APR: Initial Prototype Progress

working under the hood

Made some progress on the prototype for our agile project, getting Users and Articles (see the domain model) mostly implemented and partially tested, and some other parts of the application completed. Ruby has some interesting features for tracking statistics. Read on if you’re interested in that sort of thing.

Prototype Lines of Code Stats

This is a somewhat embarrassing and mildly useless measure of software development efficiency. As part of this project, I am learning Ruby (the programming language) and Rails (the web application framework) and individual plugins, like RSpec (a tool for creating behavior-driven tests). So it seems like in any given hour I will write one line of code and read 1000 pages of tutorials. I hope to reverse that ratio quickly.

Ruby provides a trivial way to report lines of code, with the rake stats command. Here’s the output:

+----------------------+-------+-------+---------+---------+-----+-------+
| Name | Lines | LOC | Classes | Methods | M/C | LOC/M |
+----------------------+-------+-------+---------+---------+-----+-------+
| Controllers | 139 | 85 | 3 | 16 | 5 | 3 |
| Helpers | 7 | 6 | 0 | 0 | 0 | 0 |
| Models | 77 | 56 | 2 | 9 | 4 | 4 |
| Libraries | 233 | 145 | 3 | 30 | 10 | 2 |
| Components | 0 | 0 | 0 | 0 | 0 | 0 |
| Model specs | 169 | 134 | 0 | 0 | 0 | 0 |
| View specs | 0 | 0 | 0 | 0 | 0 | 0 |
| Controller specs | 0 | 0 | 0 | 0 | 0 | 0 |
| Helper specs | 0 | 0 | 0 | 0 | 0 | 0 |
+----------------------+-------+-------+---------+---------+-----+-------+
| Total | 625 | 426 | 8 | 55 | 6 | 5 |
+----------------------+-------+-------+---------+---------+-----+-------+
Code LOC: 292 Test LOC: 134 Code to Test Ratio: 1:0.5

What is interesting is the very last line – it shows how many lines of (functional) code and how many lines of test code have been written. I’ve only written one line of test code for every two lines of actual code. Based on experience with other languages, I would think that the ratio should be over one (more Test LOC than Code LOC).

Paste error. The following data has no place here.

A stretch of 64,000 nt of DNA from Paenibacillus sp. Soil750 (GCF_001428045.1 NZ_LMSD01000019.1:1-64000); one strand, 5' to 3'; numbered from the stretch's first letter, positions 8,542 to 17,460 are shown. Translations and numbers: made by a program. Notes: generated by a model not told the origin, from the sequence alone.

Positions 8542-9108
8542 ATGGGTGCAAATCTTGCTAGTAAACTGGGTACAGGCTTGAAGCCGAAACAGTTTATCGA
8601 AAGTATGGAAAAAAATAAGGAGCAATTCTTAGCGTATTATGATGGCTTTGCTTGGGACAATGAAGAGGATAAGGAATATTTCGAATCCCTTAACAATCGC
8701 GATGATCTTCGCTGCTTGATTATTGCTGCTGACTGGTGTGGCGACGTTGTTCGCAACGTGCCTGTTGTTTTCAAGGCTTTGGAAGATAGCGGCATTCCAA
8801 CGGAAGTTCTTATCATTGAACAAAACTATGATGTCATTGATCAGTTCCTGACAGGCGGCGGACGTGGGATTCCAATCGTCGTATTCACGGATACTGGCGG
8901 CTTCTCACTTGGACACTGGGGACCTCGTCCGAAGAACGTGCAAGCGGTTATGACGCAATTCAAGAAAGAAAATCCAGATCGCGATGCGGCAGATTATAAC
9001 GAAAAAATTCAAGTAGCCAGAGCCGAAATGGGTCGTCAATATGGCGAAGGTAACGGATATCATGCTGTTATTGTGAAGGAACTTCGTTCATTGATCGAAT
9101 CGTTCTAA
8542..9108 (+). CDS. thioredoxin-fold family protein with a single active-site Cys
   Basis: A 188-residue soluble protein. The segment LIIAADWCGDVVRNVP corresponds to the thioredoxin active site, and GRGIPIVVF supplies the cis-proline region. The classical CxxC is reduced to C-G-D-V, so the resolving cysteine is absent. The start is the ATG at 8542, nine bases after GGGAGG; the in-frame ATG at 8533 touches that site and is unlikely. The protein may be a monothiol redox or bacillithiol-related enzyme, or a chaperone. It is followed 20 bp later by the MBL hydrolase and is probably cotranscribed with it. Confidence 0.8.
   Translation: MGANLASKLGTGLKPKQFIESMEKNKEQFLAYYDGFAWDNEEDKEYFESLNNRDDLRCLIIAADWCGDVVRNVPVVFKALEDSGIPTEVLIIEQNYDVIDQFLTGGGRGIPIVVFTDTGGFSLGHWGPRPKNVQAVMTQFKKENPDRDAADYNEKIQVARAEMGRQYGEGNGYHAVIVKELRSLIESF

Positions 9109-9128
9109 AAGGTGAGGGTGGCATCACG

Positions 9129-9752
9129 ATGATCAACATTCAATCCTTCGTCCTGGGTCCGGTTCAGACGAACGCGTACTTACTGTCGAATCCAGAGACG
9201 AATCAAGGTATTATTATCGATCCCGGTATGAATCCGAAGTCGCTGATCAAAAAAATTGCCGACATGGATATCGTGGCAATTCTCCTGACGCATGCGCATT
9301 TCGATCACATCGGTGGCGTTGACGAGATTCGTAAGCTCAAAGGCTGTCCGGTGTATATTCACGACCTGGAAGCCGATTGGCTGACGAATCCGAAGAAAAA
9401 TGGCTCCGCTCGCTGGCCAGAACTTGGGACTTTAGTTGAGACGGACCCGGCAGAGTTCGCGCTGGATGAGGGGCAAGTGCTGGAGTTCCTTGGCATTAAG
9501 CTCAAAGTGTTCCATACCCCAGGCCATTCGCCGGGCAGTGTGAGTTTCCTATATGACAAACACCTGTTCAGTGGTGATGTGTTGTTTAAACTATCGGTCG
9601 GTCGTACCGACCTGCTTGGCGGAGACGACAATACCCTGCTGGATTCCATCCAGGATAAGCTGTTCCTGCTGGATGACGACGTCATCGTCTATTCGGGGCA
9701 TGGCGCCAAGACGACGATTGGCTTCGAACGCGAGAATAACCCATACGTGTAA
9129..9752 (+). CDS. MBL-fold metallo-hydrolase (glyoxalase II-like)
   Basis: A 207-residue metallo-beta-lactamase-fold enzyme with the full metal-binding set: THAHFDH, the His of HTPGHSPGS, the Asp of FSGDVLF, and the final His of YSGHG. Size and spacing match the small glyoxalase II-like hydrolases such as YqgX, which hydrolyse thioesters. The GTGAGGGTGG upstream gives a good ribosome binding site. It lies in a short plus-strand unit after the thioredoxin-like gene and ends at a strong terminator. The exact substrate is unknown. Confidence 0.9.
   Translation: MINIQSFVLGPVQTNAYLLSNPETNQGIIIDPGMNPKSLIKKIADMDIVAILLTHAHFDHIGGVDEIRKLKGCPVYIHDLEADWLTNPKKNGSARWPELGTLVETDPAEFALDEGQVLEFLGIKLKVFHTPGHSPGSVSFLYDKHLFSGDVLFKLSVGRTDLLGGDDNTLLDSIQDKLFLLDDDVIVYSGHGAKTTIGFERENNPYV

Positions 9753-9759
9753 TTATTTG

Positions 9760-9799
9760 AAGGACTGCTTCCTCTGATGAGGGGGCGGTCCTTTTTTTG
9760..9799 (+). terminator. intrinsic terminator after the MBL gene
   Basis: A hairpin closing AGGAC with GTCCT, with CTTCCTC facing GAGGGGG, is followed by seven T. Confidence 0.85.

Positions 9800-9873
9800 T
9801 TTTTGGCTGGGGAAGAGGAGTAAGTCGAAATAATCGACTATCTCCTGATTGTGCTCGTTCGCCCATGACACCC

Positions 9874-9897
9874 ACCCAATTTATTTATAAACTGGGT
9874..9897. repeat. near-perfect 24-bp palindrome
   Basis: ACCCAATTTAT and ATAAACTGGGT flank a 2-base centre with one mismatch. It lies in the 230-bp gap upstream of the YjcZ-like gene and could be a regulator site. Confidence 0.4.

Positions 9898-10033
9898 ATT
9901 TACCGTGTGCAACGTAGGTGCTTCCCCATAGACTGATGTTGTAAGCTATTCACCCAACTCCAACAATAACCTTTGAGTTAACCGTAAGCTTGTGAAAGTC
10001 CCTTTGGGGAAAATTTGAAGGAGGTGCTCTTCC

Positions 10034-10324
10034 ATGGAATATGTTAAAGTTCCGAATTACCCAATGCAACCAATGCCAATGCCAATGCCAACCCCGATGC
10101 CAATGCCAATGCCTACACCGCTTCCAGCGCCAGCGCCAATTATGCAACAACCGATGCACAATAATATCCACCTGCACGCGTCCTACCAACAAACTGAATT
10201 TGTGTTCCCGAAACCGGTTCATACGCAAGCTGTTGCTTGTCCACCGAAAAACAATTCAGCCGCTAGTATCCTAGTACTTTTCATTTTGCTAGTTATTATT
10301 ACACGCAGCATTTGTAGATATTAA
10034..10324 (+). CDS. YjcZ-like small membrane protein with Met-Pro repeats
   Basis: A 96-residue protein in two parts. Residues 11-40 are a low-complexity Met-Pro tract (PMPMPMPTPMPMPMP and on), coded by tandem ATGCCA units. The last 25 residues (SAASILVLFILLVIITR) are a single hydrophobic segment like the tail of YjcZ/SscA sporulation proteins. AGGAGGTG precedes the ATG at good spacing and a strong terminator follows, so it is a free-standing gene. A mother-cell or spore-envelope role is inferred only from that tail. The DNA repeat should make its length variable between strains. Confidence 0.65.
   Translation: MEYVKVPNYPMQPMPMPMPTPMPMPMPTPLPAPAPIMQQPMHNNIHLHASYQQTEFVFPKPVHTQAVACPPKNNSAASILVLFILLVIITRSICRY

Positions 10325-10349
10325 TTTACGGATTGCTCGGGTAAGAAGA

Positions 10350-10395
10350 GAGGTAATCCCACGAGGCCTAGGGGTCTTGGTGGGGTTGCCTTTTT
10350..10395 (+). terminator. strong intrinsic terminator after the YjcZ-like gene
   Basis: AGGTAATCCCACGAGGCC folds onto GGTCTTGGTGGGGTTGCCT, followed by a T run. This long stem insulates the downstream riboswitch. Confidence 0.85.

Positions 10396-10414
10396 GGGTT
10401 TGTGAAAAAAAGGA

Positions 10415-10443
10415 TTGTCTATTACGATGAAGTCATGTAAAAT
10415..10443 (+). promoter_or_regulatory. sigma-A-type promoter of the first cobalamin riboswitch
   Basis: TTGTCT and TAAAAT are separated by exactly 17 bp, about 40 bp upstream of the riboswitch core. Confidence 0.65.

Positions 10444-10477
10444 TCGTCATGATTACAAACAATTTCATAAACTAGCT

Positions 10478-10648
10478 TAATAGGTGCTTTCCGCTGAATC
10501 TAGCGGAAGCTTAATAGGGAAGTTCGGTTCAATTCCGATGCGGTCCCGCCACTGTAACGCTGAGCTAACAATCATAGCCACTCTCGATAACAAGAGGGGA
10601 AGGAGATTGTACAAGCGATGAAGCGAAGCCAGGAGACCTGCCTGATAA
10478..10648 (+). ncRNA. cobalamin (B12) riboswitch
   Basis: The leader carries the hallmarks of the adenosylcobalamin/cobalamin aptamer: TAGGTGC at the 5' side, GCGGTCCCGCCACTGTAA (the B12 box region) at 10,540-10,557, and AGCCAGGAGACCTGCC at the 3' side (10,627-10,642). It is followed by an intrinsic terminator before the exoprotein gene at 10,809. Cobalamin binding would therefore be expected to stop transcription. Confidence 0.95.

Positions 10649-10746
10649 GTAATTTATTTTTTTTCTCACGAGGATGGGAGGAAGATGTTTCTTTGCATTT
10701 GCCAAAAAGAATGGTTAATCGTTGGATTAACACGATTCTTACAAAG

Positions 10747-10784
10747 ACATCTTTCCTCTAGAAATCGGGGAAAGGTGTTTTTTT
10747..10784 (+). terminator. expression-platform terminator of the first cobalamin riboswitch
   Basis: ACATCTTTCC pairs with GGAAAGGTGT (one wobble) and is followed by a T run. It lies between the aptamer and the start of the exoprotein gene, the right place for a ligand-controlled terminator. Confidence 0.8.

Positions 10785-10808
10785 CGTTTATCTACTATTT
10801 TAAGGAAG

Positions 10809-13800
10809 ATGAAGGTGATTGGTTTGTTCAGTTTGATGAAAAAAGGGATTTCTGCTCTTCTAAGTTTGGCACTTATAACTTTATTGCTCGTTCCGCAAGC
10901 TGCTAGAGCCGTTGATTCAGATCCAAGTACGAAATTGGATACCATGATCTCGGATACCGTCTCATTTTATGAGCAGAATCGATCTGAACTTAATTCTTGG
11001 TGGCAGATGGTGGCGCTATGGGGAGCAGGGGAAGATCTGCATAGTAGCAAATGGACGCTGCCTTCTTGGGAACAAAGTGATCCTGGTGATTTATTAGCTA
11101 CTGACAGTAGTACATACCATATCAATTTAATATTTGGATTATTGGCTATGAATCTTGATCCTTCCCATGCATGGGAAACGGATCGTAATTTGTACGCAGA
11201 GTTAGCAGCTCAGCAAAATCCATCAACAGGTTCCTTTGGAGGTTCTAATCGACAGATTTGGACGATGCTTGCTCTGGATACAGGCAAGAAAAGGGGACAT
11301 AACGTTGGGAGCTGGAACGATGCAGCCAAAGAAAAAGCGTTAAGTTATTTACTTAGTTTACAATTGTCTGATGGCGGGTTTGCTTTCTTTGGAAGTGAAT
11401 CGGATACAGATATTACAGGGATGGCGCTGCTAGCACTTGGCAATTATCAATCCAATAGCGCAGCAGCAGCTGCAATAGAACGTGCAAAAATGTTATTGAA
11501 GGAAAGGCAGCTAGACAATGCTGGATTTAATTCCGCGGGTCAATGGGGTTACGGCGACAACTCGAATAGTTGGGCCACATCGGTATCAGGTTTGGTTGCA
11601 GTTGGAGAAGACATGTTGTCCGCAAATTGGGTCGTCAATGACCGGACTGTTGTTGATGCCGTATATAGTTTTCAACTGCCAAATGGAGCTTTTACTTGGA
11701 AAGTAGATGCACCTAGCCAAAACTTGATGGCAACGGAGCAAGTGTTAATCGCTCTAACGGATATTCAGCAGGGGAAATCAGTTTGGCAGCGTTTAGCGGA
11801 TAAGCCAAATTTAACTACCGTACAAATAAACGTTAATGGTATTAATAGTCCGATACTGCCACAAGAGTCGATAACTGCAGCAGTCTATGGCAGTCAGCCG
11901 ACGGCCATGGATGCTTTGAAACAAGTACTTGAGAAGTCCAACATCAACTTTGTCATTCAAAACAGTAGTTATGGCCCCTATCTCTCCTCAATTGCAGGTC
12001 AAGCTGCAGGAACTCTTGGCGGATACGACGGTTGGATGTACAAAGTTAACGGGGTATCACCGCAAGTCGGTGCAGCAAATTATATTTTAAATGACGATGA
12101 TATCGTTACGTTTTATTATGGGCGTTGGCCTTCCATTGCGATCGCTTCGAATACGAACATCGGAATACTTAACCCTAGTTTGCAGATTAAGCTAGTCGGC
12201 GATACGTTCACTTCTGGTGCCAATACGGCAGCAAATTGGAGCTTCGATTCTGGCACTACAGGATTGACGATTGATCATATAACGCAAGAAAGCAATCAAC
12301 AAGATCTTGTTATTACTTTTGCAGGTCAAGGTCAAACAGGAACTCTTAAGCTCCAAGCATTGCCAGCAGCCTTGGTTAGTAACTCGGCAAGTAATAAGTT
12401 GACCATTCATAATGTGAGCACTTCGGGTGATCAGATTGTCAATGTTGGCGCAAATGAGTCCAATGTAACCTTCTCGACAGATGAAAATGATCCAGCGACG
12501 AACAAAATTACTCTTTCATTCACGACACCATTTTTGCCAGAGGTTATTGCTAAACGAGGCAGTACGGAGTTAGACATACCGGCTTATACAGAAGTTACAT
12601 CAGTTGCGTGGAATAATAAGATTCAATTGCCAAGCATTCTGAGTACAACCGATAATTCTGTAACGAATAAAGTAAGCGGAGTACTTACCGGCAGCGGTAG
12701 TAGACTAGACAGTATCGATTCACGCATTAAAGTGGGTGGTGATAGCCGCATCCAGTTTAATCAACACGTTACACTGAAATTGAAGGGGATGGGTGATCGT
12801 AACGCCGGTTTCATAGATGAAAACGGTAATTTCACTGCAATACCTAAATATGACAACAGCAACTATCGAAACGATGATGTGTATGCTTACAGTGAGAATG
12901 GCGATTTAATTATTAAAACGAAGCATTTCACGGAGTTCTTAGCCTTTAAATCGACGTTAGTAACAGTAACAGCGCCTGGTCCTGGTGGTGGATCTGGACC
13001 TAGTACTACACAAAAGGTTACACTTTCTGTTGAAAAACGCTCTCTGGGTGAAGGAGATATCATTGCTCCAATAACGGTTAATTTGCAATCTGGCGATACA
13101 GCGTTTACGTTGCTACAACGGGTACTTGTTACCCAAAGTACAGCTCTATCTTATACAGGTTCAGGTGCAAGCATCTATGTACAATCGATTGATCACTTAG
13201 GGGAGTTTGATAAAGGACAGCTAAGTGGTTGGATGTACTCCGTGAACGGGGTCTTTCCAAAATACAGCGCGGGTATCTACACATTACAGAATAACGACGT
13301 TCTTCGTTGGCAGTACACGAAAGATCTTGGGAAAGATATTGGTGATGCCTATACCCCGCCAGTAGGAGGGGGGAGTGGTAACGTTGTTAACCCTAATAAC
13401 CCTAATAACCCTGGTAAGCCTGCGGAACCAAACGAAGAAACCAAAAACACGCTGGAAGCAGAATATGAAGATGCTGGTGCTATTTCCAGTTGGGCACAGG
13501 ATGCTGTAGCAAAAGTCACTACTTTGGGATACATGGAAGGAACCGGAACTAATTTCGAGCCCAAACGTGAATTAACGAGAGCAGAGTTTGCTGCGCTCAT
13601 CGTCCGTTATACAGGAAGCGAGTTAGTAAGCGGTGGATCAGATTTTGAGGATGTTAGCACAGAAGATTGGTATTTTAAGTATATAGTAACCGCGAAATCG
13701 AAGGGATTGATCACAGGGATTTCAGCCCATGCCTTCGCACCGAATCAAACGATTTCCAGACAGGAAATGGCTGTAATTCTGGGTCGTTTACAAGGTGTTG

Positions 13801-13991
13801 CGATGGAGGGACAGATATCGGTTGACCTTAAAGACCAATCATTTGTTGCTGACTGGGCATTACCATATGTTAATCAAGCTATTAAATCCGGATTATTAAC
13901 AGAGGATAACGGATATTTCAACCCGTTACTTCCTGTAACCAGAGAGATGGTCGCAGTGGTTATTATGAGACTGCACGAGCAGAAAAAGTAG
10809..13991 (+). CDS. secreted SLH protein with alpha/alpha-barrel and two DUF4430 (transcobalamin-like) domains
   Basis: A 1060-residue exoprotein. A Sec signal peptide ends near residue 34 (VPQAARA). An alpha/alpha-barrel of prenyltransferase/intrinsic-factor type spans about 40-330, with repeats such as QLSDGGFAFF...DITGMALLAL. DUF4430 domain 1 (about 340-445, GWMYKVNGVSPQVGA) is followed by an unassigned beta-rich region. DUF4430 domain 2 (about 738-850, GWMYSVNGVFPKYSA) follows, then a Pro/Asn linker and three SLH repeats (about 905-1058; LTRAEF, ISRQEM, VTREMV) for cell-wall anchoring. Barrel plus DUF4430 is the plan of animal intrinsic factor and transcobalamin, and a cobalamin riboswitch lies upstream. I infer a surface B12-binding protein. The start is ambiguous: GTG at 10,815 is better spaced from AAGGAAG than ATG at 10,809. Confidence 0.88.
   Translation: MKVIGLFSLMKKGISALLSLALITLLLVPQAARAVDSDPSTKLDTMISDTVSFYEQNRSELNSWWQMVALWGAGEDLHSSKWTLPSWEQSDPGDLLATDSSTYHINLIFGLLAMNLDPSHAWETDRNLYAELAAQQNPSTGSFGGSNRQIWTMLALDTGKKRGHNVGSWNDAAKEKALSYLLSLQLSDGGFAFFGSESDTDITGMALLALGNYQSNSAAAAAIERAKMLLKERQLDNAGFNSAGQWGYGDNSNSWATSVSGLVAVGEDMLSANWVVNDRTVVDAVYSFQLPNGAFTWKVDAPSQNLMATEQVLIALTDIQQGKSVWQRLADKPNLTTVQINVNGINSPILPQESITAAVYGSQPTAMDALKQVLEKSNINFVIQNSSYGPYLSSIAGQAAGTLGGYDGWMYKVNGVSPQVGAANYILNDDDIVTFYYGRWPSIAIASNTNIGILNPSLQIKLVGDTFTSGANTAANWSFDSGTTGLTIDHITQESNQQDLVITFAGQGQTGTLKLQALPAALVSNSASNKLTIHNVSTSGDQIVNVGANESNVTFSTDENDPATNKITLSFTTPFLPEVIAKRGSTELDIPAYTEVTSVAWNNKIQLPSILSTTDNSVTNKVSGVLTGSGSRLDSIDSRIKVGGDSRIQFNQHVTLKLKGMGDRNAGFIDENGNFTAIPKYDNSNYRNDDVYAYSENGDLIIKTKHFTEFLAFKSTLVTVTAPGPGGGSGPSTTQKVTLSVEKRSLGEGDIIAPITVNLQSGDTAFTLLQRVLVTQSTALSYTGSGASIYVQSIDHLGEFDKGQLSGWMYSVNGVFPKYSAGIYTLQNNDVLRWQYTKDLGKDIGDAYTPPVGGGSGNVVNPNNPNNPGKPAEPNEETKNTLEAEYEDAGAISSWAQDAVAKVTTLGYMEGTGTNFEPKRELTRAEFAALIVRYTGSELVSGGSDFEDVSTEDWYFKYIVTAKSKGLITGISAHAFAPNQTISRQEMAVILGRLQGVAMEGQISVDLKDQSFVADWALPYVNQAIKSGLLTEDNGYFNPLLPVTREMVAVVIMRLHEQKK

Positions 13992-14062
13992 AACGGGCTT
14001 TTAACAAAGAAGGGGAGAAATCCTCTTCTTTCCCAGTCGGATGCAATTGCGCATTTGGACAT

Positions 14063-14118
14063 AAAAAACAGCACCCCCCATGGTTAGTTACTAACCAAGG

You’ll also notice that the only test I’ve written are “model” tests – they test the representational behavior, not the interactions. So a big chunk (~1/3) of what I’ve written so far has no testing. Once I figure out how to write controller tests, I’ll make a lot of progress in code coverage.

Rails Design Approach

Rails is set up to use a model-view-controller (MVC) paradigm, and I am using it with the “skinny controller, fat model” philosophy. For people who aren’t programmers, MVC lets you separate your software into three elements:

  • Models. Models tend to mirror business objects, like users and articles and reviews. Most functional spec elements are coded here – like “users must provide valid email addresses”
  • Views. Purely for rendering. The article linked above shows how many “UI scripting” programmers will bake a lot of logic into the interface directly. Customizing php templates for this blog was a lot like that, until I started writing customizations as plugins.
  • Controllers. Handle the transitions of control from model to model and view to view. Some logic happens here, like “users can only view their own account information”

I’m applying “universally good OO practices” and trying to do things “the Rails way.” I don’t plan on blogging all of the design work at the same level of detail as we would discuss requirements and other topics here. If enough of you are really interested, let me know and I will. But I expect most of our readers would consider this article to be “more in depth” than they would like.

RSpec (Requirements Testing) Update

I’ve made a fair amount of progress on this front, at least with respect to testing models. I’ve built an automated test suite that generates the following output (when there are no errors):

C:\dev\svn\ratings>spec -f s spec/models

A user with articles
– must be able to find all her articles TBD

An article
– must have a title
– must have a URL
– must not duplicate an existing article TBD
– must be associated with the user that created it TBD

Multiple users
– must not have the same login ID
– must not have the same email address

A user, in general,
– must have a login ID
– must have an email address
– must have an email address with a valid format
– must have a password
– must have a long password